The recent years have seen a remarkable shift in the way people communicate, learn and do business. Most of the transactions have moved from the analogue (remember the old landline phones) to digital modes. This transformation has resulted in a large amount of data being collected and processed. Data is often described to be the “new oil” with many new businesses thriving on the data that they own.
The new sharing economy has seen software applications and mobile apps being built to use data in a big way, whether it is Facebook or Google or Uber. The Government departments and agencies are no exceptions to this trend and there is a lot of focus on moving citizen services to digital platforms. Although delivering government services through digital means provides convenience, it has its own risks with respect to the security of data and privacy of citizens.
With the explosive growth of new technology including artificial intelligence, data analytics and Internet of Things, the use and abuse of data is often unimaginable. Seemingly anonymous information can easily be correlated by data analytics to link the data to real persons. Research has shown that with the help of big data analytics it is possible, and often very easy, to identify individuals from anonymized data. Researchers from the University of Texas, used anonymized data set released by Netflix and showed that it is possible to re-identify a Netflix user from the data set1.
Big Data analytics could be used by Governments to predict behaviour of citizens, often raising issues of privacy and transparency.2 These technologies are also used by corporations to target their products and services to users by data mining and analysing their data, with marketers learning when a customer is pregnant even before their near and dear ones3.
Right to Privacy and the need for data protection
The 9 judge bench of the Hon’ble Supreme Court has held that right to privacy is indeed a fundamental right in K. S. Puttaswamy & Ors. v. Union of India & Ors. [W.P.(C) 494/2012]. The Apex Court held that “The right to privacy is protected as an intrinsic part of the right to life and personal liberty under Article 21 and as a part of the freedoms guaranteed by Part III of the Constitution.”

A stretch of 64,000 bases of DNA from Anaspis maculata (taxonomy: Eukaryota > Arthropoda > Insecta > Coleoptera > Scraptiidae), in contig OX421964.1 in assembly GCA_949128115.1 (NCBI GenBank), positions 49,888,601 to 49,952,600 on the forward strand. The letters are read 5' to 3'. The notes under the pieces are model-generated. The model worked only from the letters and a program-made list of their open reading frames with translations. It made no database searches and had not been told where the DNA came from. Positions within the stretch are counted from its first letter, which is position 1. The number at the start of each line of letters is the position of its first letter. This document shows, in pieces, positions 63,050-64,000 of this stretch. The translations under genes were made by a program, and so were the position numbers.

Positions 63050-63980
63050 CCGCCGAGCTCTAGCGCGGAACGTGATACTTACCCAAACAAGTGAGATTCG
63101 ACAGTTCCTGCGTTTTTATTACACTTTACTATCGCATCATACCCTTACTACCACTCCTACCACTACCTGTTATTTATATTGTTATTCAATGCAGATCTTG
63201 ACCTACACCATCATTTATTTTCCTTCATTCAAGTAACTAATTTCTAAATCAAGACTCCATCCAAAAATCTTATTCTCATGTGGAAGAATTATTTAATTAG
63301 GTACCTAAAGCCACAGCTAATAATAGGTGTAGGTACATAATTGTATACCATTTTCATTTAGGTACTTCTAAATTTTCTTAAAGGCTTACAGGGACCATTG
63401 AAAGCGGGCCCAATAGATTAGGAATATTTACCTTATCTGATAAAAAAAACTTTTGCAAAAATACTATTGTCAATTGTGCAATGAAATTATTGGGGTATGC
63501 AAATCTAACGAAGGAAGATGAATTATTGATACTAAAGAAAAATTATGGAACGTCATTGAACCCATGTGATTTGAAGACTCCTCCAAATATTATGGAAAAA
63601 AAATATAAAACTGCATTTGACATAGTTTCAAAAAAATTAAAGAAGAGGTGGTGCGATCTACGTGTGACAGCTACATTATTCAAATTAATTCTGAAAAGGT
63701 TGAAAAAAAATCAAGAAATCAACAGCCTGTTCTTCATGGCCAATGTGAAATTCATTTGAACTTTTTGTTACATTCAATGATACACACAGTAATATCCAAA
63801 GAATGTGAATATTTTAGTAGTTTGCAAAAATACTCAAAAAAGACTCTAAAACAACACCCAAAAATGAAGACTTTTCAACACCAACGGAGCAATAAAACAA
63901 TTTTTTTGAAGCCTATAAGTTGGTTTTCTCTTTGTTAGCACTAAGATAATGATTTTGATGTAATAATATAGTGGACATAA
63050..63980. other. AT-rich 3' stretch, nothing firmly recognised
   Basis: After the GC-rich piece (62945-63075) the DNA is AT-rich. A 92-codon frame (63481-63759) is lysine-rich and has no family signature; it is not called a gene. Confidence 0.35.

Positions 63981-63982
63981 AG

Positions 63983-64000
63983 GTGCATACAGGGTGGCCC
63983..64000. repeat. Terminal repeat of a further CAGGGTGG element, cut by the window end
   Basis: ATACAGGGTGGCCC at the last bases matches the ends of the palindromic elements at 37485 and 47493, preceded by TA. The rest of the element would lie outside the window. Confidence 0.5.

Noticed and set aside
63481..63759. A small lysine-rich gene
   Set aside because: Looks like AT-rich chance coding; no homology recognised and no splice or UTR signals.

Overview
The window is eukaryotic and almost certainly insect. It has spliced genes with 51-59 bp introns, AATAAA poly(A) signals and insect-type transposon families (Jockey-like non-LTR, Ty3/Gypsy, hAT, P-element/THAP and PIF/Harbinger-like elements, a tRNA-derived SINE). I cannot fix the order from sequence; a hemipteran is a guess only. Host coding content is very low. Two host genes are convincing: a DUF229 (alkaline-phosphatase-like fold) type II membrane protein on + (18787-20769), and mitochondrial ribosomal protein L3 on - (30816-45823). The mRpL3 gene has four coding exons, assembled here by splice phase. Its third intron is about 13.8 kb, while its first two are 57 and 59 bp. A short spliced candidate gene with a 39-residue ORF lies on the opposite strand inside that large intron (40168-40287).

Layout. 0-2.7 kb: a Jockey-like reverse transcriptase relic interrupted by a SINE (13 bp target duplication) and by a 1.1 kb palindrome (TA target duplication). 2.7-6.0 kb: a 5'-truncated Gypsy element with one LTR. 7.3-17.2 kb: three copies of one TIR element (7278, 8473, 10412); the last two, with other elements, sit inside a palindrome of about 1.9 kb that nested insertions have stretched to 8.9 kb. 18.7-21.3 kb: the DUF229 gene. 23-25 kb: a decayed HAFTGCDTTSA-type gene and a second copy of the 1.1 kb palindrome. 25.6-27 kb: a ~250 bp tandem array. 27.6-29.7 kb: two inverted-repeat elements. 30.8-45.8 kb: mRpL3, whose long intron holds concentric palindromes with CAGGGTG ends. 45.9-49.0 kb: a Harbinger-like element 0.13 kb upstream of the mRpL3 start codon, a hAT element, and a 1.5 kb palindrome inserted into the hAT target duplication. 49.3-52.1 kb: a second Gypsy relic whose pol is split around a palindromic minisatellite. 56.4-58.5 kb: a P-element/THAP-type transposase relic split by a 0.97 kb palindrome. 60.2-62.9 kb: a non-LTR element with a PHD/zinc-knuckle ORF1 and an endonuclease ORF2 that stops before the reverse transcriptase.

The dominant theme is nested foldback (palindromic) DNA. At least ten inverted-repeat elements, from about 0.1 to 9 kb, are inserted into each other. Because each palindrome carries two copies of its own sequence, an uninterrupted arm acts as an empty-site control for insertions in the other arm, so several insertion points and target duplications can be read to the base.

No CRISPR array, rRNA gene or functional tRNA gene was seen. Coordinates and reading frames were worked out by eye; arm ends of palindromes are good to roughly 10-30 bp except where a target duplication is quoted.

Justice D.Y.Chandrachud has dealt with in detail the aspects of data protection and informational privacy in this judgment. He has held, “177. The sphere of privacy stretches at one end to those intimate matters to which a reasonable expectation of privacy may attach. It expresses a right to be left alone. A broader connotation which has emerged in academic literature of a comparatively recent origin is related to the protection of one’s identity. Data protection relates closely with the latter sphere. Data such as medical information would be a category to which a reasonable expectation of privacy attaches. There may be other data which falls outside the reasonable expectation paradigm. Apart from safeguarding privacy, data protection regimes seek to protect the autonomy of the individual. This is evident from the emphasis in the European data protection regime on the centrality of consent.
178 Another aspect which data protection regimes seek to safeguard is the principle of non-discrimination which ensures that the collection of data should be carried out in a manner which does not discriminate on the basis of racial or ethnic origin, political or religious beliefs, genetic or health status or sexual orientation.
179 Formulation of a regime for data protection is a complex exercise which needs to be undertaken by the State after a careful balancing of the requirements of privacy coupled with other values which the protection of data sub-serves together with the legitimate concerns of the State.”
The Apex Court recommended “the Union Government the need to examine and put into place a robust regime for data protection. The creation of such a regime requires a careful and sensitive balance between individual interests and legitimate concerns of the state. ” There is an urgent need for a law to govern the collection and processing of data by private enterprises and the Government.
The state of the current law